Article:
South Dakota State University Extension
(Previously published online with Farm Progress: August 15, 2023)
Examining a sheep’s teeth can help establish age and health of the animal.
Looking at a sheep’s teeth can help determine its age by examining the eight lower incisors. Learning to properly “mouth sheep” is a valuable tool to verify age when purchasing or culling ewes.
From 1 to 4 years of age, sheep will replace baby teeth with permanent ones. Beyond 4 years old, age can be estimated by incisor gaping and damage. Erosion of both incisors and molars is inevitable with aging, but proactively monitoring a flock’s dental condition can promote overall productivity.
How to mouth sheep
From birth to about 1 year of age, lambs have impermanent incisors called “milk teeth.” From 12 to 18 months of age, the first set of permanent incisors erupt. This occurs each year until the sheep is 4 years old, starting from the center teeth and going backward.
When a sheep has four permanent incisors, and the teeth have little to no wear and aren’t broken, they are considered a “solid mouth” sheep. As the sheep ages and continues wearing down its teeth, ewes that have broken, short or missing teeth are known as “broken mouthed.”
These sheep tend to be older than 5 years of age and need feedstuffs that have smaller particle size and are easier to chew. Severely broken or worn teeth lead troubles eating and, ultimately, decreased lamb, wool and milk production. A sheep may have the appearance of a broken mouth while incisors are erupting, but it’s important to recognize if the tooth is truly broken or beginning to protrude from the gumline.
A true broken mouth has other indications of wear, gapping, damage and other signs around all the teeth rather than one or two.
Effects of tooth wear
As the initial step of digestion, teeth play an integral role in animal health. Tooth wear negatively impacts the longevity of sheep.
The incisors are the easiest to evaluate, but sheep also have 24 molars — six top pairs and bottom pairs — that influence productivity. Several factors contribute to tooth damage:
Abrasive particles. Plant structure constituents called silica phytoliths have been suggested to contribute to dental wear as sheep graze. However, larger soil particles likely have a greater influence on tooth damage, especially for flocks grazing on sandy soils.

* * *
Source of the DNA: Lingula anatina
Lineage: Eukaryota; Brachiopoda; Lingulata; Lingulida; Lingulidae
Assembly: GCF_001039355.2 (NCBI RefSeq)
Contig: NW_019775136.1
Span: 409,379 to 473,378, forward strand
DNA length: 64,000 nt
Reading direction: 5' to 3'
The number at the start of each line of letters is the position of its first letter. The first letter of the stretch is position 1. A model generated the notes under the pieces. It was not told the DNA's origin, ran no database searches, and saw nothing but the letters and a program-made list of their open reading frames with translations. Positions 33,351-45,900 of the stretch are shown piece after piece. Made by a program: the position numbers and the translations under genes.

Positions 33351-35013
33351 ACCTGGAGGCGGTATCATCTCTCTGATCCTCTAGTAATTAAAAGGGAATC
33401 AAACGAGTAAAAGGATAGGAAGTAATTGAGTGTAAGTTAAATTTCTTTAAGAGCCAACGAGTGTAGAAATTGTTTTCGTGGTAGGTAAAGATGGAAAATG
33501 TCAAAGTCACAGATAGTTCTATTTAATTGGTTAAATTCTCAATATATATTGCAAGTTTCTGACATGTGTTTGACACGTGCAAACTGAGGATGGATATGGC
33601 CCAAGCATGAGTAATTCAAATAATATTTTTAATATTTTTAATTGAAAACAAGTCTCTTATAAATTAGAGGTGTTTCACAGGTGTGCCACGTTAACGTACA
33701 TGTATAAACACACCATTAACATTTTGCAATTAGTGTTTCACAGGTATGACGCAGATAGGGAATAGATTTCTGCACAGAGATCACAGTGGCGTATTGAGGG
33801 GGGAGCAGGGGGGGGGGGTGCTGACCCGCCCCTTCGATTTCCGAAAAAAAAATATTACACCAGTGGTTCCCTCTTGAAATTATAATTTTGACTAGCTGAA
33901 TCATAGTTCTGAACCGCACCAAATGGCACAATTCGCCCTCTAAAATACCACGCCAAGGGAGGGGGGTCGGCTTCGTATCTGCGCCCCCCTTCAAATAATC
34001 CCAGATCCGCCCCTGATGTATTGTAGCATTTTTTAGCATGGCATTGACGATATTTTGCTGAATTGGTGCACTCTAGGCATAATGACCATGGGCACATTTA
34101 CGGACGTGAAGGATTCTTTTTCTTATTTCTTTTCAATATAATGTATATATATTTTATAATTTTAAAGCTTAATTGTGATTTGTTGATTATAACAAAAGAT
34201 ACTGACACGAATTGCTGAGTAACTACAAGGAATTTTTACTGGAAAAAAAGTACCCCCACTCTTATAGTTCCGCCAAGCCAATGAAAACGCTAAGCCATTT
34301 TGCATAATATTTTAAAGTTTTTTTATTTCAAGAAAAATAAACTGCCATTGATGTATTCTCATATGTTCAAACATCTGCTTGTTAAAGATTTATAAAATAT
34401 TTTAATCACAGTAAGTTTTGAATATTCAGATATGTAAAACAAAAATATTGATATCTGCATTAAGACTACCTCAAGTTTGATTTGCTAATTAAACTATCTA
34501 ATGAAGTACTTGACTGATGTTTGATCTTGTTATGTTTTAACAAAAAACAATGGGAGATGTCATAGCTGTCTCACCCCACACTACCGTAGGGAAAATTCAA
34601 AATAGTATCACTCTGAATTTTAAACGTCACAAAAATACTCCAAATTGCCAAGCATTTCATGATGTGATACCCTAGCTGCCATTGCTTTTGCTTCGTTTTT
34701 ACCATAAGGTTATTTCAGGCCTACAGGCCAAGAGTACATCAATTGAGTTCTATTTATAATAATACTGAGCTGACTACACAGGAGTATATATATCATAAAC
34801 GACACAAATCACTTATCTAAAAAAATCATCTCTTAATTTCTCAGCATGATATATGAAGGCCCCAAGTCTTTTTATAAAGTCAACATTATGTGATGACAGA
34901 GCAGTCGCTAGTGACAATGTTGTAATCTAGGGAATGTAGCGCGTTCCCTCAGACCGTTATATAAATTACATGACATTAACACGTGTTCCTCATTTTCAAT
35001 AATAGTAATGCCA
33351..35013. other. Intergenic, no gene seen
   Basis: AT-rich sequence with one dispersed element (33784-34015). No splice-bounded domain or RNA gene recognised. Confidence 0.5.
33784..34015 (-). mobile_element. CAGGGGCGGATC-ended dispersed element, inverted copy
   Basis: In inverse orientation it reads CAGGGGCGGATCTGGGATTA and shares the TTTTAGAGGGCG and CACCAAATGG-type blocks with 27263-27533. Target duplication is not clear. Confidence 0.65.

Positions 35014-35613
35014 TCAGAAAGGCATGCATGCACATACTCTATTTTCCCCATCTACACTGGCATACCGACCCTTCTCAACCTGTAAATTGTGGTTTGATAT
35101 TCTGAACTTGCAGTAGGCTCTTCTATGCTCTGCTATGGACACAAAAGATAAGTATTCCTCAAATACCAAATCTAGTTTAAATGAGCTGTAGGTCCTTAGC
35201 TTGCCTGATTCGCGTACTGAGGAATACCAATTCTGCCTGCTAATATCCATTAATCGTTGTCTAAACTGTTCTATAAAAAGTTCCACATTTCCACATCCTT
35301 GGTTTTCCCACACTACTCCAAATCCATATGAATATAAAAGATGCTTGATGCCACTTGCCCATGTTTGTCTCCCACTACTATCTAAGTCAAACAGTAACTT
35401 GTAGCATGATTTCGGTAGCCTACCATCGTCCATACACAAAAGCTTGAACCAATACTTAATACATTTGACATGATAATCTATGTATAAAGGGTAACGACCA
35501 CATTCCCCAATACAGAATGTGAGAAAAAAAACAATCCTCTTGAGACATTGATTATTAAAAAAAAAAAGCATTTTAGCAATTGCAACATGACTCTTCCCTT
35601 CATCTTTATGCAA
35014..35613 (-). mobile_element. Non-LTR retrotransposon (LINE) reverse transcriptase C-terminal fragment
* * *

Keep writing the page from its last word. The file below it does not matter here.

Jaw structure. Sheep with a shortened or an extended mandible have an incorrect jaw alignment. This can cause eating problems, as well as tooth damage. Jaw abnormalities are a simple culling factor.
Dentition problems cause decreased feed inefficiency due to difficulty consuming feed and adequately breaking down feed particles. Animals with broken or short incisors may struggle to bite forage when grazing and will not consume enough feed.
Ruminants are highly efficient convertors of forage to protein, due in part, to their ability to decrease feed particle size multiple times through rumination. If their molars are worn or damaged, the animal can’t adequately break down particle size for easier access by rumen microbes. This leads to decreased wool and lamb production.
In severe cases, broken-mouthed animals rapidly decrease in body condition and potentially starve. If you notice a poorly conditioned ewe, there may be a number of causes, but an easy starting place to look is checking its tooth integrity.
Mouthing is a valuable tool for making culling decisions or identifying the age of sheep. As dental problems lead to long-term loss of production and decreased animal lifespan, monitoring sheep tooth health is paramount to a productive flock. For more information on mouthing sheep look to South Dakota State University Extension’s publication Mouthing Sheep for Age.